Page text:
In verses 16-19 it is revealed to Joseph that the baker is a bad man.   (It would appear that the baker and cupbearer might both have been imprisoned at the same time for some undisclosed wrongful act because Pharaoh was unable to determine at the time which of them was the guilty party.  Seeing as these two were the “food and beverage” police for Pharaoh, perhaps Pharaoh was poisoned?)  Nevertheless, Joseph treats the baker kindly and tells him what his dream meant.  (At first, I thought that didn’t actually sound that kind, but let me keep speculating a bit:  This could have been an extreme kindness, because it gave the baker an opportunity he didn’t have before.  He now had the opportunity to confess and seek forgiveness before it was too late.  The Bible recounts for us many times where God told certain people that He was about to punish them and they repented and He relented.  Perhaps this is an illustration of God’s mercy through Joseph?)

There are more points from his sermon to consider (see below), but let me close with a thought from someone who has been through his own trials and who works every day with people going through trials:  If you are a Christian going through a trial right now, know that it will not last forever and you will get through this.  I don’t know when – it may be tomorrow, and it may be a while yet.  Everything is working together for your ultimate good if you are called according to God’s purpose.  So when (not if) you get out of this, don’t you want to look back and see that you were sympathetic to others during your own difficulties, that you never lost faith that God would see you through it, and that you were kind even to those who were unkind toward you?  Don’t you want to have been “right” in the middle of it?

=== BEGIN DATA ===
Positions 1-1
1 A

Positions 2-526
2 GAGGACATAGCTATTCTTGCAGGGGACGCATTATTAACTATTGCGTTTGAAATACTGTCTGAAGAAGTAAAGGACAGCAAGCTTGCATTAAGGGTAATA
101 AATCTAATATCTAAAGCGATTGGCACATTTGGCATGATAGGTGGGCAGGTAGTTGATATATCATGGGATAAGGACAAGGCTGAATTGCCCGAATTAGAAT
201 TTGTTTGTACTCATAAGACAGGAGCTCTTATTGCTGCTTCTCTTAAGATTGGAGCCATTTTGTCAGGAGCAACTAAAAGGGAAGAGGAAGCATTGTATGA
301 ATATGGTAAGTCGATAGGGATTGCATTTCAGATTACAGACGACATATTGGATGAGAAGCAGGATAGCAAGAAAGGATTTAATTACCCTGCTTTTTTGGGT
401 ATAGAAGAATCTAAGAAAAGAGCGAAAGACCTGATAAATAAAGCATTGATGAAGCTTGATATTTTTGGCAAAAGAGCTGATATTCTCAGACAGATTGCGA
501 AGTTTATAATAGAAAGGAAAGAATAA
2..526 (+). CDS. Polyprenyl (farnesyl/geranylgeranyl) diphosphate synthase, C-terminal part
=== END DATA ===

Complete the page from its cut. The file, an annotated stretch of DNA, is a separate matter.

I do.

— M. Glenn Curran, III, Esquire

P.S.  This blog was already too long for a blog, but if you’re interested, here are some more points from the Bob Coy’s sermon for your further consideration and study (still, you ought to listen to it for yourself):

Look at 2 Cor. 8:1-5 at how the Macedonians who, though they were “in a great ordeal of affliction” and “deep poverty,” still gave to a sister church with “liberality.”

Remember that sometimes in God’s economy, He will use those to whom you have ministered, to later minister to you!  (If you don’t know the story of how Joseph went from inmate to Prime Minister of Egypt, read what happens with the cupbearer in Gen. 41:9-41.)

When you are in a trial and someone hurts you, just remember that hurt people hurt people.  Stop the cycle. Return kindness instead.  Being hurt is not a license to hurt back.

Hurt can turn to anger, and anger can turn to bitterness.  (Bitterness is a root that goes deep into the dirt and keeps you from moving on.)  Heb 12:14-15:  “Pursue peace with all men, and the sanctification without which no one will see the Lord.  See to it that no one comes short of the grace of God; that no root of bitterness springing up causes trouble, and by it many be defiled.”

Check out how Jesus reacts in his own trials:  For one instance, see John 18:19-23.  Read as well 1 Peter 4:12-16 to see that we should “glorify God” in our suffering.